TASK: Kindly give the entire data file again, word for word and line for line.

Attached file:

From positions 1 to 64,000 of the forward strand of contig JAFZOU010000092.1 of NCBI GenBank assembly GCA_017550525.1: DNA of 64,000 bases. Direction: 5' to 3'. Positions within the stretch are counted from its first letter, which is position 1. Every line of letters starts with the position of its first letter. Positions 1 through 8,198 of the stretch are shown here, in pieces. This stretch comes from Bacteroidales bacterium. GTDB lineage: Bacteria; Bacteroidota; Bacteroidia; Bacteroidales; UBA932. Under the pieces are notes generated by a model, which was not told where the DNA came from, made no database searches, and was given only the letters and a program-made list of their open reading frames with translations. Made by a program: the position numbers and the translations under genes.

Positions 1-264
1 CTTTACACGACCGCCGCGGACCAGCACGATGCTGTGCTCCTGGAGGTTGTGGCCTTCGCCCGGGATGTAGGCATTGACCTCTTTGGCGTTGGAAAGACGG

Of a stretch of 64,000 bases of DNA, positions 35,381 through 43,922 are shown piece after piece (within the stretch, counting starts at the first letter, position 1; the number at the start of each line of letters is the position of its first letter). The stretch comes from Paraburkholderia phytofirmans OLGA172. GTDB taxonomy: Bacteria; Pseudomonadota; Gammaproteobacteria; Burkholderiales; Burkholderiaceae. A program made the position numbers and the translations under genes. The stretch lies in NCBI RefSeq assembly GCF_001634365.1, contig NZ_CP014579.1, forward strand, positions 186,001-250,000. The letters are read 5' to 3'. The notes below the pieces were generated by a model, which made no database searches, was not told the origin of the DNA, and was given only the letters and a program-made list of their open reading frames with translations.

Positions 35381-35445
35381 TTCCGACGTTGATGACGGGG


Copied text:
From positions 1 to 64,000 of the forward strand of contig JAFZOU010000092.1 of NCBI GenBank assembly GCA_017550525.1: DNA of 64,000 bases. Direction: 5' to 3'. Positions within the stretch are counted from its first letter, which is position 1. Every line of letters starts with the position of its first letter. Positions 1 through 8,198 of the stretch are shown here, in pieces. This stretch comes from Bacteroidales bacterium. GTDB lineage: Bacteria; Bacteroidota; Bacteroidia; Bacteroidales; UBA932. Under the pieces are notes generated by a model, which was not told where the DNA came from, made no database searches, and was given only the letters and a program-made list of their open reading frames with translations. Made by a program: the position numbers and the translations under genes.

Positions 1-264
1 CTTTACACGACCGCCGCGGACCAGCACGATGCTGTGCTCCTGGAGGTTGTGGCCTTCGCCCGGGATGTAGGCATTGACCTCTTTGGCGTTGGAAAGACGG

Of a stretch of 64,000 bases of DNA, positions 35,381 through 43,922 are shown piece after piece (within the stretch, counting starts at the first letter, position 1; the number at the start of each line of letters is the position of its first letter). The stretch comes from Paraburkholderia phytofirmans OLGA172. GTDB taxonomy: Bacteria; Pseudomonadota; Gammaproteobacteria; Burkholderiales; Burkholderiaceae. A program made the position numbers and the translations under genes. The stretch lies in NCBI RefSeq assembly GCF_001634365.1, contig NZ_CP014579.1, forward strand, positions 186,001-250,000. The letters are read 5' to 3'. The notes below the pieces were generated by a model, which made no database searches, was not told the origin of the DNA, and was given only the letters and a program-made list of their open reading frames with translations.

Positions 35381-35445
35381 TTCCGACGTTGATGACGGGG